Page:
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Exploration of the Cost-Effectiveness of Using Oysters for Nitrogen Removal From Wastewater Relative to the Cost of Constructing Incremental Waste Water Treatment Plant Capacity

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Here we discuss the first iteration of a model that examines the case for using oysters as a tool to add incremental capacity for removing nitrogen from waste water. It was presented at the 7th......

Here we discuss the first iteration of a model that examines the case for using oysters as a tool to add incremental capacity for removing nitrogen from waste water. It was presented at the 7th Annual Massachusetts Water Resources Conference. The Massachusetts Oyster Project is a non-profit active in oyster restoration. www.massoyster.org

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  • 1. The Massachusetts Oyster Project For Clean Water Restoring oysters to their natural range to improve harbor water quality Exploration of the Cost-Effectiveness of Using Oysters for Nitrogen Removal From Wastewater Relative to the Cost of Constructing Incremental Waste Water Treatment Plant Capacity
  • 2. Nitrogen Waste
    • Average person excretes 12 pounds per year.
    • It also can be in high concentrations in agricultural run-off.
    • Excessive release to the environment can lead to a build up of nutrients, called eutrophication. eutrophication can in turn encourage the overgrowth of weeds, algae, and cyanobacteria (blue-green algae) in an algal bloom.
    • The decomposition of the algae by bacteria can use up so much of the oxygen that the area effectively dies.
  • 3. Oyster Benefits
    • Filtering water in tidal estuaries
      • 30 gallons per oyster per day
      • Feeding on phytoplankton and silt
      • Improves water clarity
      • Offsetting impact from sewer overflows and other manmade pollutants
      • Capturing nitrogen, algae and bacteria
    • Serve as keystone species in the benthic environment
    Crassostrea Virginica
  • 4. Oysters Also Sequester Nitrogen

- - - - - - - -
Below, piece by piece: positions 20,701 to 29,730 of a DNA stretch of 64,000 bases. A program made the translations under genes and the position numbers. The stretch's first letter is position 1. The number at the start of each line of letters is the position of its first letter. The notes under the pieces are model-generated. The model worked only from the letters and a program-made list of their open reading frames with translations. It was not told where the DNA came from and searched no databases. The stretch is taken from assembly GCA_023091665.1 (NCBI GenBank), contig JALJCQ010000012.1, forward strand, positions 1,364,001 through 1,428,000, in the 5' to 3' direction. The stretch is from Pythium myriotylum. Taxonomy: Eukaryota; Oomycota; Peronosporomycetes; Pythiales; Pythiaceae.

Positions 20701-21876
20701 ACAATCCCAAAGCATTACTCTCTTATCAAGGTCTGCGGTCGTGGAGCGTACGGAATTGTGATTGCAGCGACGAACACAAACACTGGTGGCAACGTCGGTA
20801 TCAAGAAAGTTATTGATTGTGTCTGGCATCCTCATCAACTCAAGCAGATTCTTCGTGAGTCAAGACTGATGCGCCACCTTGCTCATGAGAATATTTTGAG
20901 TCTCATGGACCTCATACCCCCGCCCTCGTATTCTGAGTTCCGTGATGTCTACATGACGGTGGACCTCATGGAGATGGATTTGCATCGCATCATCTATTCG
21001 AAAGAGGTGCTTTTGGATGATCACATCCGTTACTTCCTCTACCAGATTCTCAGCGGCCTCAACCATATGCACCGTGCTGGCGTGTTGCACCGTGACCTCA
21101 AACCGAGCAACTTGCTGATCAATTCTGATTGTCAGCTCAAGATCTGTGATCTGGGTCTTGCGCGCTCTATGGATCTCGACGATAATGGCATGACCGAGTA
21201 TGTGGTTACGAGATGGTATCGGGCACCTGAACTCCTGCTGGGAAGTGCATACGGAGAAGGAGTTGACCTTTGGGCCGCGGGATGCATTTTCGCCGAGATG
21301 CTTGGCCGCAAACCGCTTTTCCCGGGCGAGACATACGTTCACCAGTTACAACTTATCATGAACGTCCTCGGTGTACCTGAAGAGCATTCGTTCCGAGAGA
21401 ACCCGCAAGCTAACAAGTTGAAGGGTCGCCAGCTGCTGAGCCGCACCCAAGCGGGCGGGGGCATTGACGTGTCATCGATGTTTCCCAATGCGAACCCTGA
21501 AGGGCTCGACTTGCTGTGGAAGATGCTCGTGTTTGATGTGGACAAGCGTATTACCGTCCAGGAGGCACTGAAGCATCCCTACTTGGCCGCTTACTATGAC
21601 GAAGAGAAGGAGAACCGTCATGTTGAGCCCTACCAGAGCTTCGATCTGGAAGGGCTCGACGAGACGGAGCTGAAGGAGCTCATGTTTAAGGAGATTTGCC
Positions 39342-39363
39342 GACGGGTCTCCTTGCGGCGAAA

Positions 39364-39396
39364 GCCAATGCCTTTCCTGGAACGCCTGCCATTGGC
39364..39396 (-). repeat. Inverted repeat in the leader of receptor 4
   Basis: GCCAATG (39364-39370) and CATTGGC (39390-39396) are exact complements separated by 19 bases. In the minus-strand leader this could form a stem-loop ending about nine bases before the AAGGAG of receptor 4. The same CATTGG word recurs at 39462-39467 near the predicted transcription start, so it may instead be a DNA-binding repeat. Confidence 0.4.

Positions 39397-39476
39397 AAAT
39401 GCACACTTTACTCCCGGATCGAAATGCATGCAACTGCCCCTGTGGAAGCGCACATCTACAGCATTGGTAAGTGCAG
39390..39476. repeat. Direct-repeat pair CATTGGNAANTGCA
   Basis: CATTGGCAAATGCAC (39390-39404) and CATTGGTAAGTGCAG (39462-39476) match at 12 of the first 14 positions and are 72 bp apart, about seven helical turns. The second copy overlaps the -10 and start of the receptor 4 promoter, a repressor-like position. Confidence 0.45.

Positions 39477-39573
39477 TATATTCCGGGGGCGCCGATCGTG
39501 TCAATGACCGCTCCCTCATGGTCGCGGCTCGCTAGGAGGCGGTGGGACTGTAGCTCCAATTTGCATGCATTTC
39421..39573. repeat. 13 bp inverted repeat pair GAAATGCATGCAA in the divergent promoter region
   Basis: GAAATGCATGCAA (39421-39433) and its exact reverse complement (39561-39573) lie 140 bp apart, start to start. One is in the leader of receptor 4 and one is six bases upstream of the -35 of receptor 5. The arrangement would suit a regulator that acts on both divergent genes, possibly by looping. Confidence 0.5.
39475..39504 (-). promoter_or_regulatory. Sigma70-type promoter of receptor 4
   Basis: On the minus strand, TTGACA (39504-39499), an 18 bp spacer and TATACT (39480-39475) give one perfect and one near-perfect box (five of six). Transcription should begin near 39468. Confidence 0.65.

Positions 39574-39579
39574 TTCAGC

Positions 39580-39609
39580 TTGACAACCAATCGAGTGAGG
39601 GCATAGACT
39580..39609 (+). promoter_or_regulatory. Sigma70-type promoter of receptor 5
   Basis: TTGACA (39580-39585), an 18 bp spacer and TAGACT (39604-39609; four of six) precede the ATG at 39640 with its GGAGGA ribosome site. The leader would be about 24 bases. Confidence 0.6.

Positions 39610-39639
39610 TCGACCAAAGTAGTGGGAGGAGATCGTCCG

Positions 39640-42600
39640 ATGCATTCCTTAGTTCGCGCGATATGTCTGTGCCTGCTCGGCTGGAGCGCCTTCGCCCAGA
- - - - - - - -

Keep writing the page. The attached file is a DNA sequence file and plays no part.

• Oysters are 1.4% nitrogen by weight according to Shumway World Aquaculture 2003.
    • Shells are stable and last for centuries in situ.
    • Harvested shellfish remove the shells from the ecosystem- permanently shifting the nitrogen burden.
  • 5. Oysters Offer Other Advantages
    • Oysters are passive by nature as they do not migrate or travel.
    • Oysters require minimal on-site maintenance.
    • Reproducing populations of oysters become a frees self-sustaining nitrogen sequestration system.
  • 6. Oysters Are More Active in Warm Weather When The Burden Is Higher Particulate Carbon Source: MWRA
  • 7. Cost of Removal
    • Waste water treatment plants are built with a variety of goals
      • Reducing suspended solids
      • Reducing total oxygen burden
      • Reducing nitrogen is just one part of the puzzle.
    • Adding incremental treatment for additional nitrogen removal can be expensive.
  • 8. According to a 2004 study by Gannet Fleming the incremental cost per pound removed ranged up to $30.29
  • 9. To look at the cost of Nitrogen removal via oysters we built a model using certain assumptions
    • Oyster spat 1 mm in size were purchased for $0.01 each
    • Volunteer labor was available from non-profits such as the Mass Oyster Project
    • Oyster shells contain 1.4% nitrogen by weight.
    • We ignored those shells that died before one year, nitrogen in the meat, and any sequestration from reproduction of the stock
    • We also assumed that shells from oysters that died in year 2 died at a size of one alive for 365 days.
    • We left out the amortization of the cost of a $12,000 upweller as well as electricity and insurance pending actual experience.
  • 10. Our model
  • 11. Drawbacks
    • Oysters can be a tempting hazard and efforts must be made to ensure that they are not harvested- particularly if they are downstream from waste treatment plants that provide incomplete treatment.
    • Oysters are hardy and will grow in many places, but establishing reproducing colonies is challenging.
  • 12. Advantages
    • While not appropriate as a first line treatment oysters can provide a vehicle for augmenting nitrogen removal without adding bricks and mortar, which could be important in constrained locations.
    • Oysters can be placed at low cost and offer recurring benefits.
    • Since many sites have high pollution levels this will not allow harvesting creating much needed sanctuary populations.
    • With over 200 species inhabiting an oyster reef we are enhancing biodiversity, creating shelter for creatures low on the food chain such as crabs and shrimp as well as feedstock for threatened species, such as flounder.
  • 13. Conclusions
    • This preliminary analysis shows that placement of oysters may offer a cost-effective way to augment conventional waste treatment in reducing nitrogen load.
    • Further examination and refinement of the model based on experience will provide additional value.
    • There are a host of ancillary environmental benefits that may make oysters an attractive option as waste treatment facilities seek to enhance their public image.